Class 1: Novice

The novice level begins for most riders before they ever  consider adventure riding. Gravel driveways, road construction with hardpacked gravel or dirt and well-maintained dirt/gravel roads is where this level starts. These types of terrain features are easily managed on a street motorcycle with street tires and do not require any specific off-road riding skills.


To start riding off-road, consider taking the ADV Training Camp in Oregon, Georgia, or Virginia to develop proficiency on novice terrain.

Class 2: BASIC

Basic terrain is the most common terrain for ADV riders of all levels. This terrain could easily be driven in a standard car. Basic ADV terrain typically consists of simple, predictable  features with occasional challenges for traction, or obstacles that would require a rider to slow down before crossing.


To develop proficiency, consider taking the ADV Training Camp in Oregon, Georgia, or Virginia to attain competency on basic terrain.  In addition, the ADV Basics and/or Precision Riding class at the Touratech Rally will help you gain proficiency.


Moderate terrain is where proper training and off-road riding skills become important.  Moderate terrain is often the most sought-out terrain by ADV riders when traveling. Seeking to become proficient at moderate terrain and reach the level of intermediate rider is a worthy goal. Moderate terrain is also where techniques such as standing and precise clutch control are required to reach a proficient status.


To develop proficiency on moderate terrain, consider taking the ADV Training Camp or the BDR Tour.  In addition, the Precision Riding class at the Touratech Rally will help with skill refinement.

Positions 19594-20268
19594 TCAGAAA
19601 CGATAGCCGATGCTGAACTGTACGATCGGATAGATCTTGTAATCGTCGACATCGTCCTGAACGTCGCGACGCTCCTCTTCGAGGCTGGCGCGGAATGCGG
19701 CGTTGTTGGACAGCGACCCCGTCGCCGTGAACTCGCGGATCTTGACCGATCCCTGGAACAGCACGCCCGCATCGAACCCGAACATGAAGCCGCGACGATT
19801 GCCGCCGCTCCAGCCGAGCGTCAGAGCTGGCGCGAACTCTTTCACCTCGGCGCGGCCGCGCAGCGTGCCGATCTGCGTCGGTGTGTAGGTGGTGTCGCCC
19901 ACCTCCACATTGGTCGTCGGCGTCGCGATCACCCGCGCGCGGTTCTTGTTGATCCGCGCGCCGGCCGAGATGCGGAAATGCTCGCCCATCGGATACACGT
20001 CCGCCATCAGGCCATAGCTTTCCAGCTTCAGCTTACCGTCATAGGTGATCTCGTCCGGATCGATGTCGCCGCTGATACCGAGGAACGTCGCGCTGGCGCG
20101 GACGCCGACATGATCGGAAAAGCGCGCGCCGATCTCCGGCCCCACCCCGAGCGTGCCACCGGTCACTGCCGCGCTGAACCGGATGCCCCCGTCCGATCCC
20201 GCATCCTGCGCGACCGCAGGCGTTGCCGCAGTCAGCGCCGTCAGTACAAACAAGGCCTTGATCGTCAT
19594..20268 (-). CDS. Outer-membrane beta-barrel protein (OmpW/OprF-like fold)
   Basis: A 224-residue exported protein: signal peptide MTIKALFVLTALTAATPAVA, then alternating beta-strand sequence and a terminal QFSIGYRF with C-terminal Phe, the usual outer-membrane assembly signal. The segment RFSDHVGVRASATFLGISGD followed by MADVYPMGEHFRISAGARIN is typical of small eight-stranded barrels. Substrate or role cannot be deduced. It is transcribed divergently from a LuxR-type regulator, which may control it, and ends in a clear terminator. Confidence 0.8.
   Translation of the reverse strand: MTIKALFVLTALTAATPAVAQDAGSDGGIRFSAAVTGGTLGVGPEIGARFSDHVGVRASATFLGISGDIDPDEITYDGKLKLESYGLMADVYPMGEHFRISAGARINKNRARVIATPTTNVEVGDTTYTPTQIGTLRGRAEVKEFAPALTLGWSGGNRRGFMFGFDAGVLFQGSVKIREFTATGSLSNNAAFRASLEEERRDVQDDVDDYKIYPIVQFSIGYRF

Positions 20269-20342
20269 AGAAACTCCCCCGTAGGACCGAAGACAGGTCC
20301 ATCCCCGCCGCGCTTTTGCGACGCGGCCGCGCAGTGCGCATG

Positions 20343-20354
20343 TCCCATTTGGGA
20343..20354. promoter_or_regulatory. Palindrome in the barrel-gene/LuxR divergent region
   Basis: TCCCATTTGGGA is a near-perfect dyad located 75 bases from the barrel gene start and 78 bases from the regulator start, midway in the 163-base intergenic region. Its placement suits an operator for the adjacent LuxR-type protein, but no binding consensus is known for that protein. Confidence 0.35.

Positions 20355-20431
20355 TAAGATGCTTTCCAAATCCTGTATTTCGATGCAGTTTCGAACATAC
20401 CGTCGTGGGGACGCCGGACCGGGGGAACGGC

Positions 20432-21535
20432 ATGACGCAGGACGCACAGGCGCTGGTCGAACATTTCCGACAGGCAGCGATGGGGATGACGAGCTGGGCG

Now it’s time to really start having fun. Most routes only have short sections that are rated as difficult. This may not be an issue for a rider that is proficient in intermediate terrain, however if a route is consistently rated as difficult, that can contribute to significant fatigue causing errors in technique and/or judgment. Difficult terrain can be very dangerous for riders lacking proper riding gear (including motocross boots), riding skills or motorcycle setup. Difficult terrain may also be signed for high clearance or 4×4 vehicles.


To develop proficiency on difficult terrain, you must be very skilled with smooth controls.  Consider refining your skills at the ADV Training Camp or the BDR Tour.  In addition, the Precision Riding class at the Touratech Rally will help with skill refinement.

Class 5: SEVERE

Because this ADV rider skill rating system assumes you will be riding a loaded ADV bike, it is unlikely for most riders to encounter severe terrain accidently. Many riders might encounter severe terrain during long trips but few riders will ever reach the level of proficient. An expert ADV rider is capable of riding comfortably, relaxed and unfazed on severe terrain that is impassable by unmodified, un-winched Jeep or trails intended for dirt bikes. 


To develop proficiency on expert terrain, you must be very skilled with smooth controls.  Contact Bret for specific training.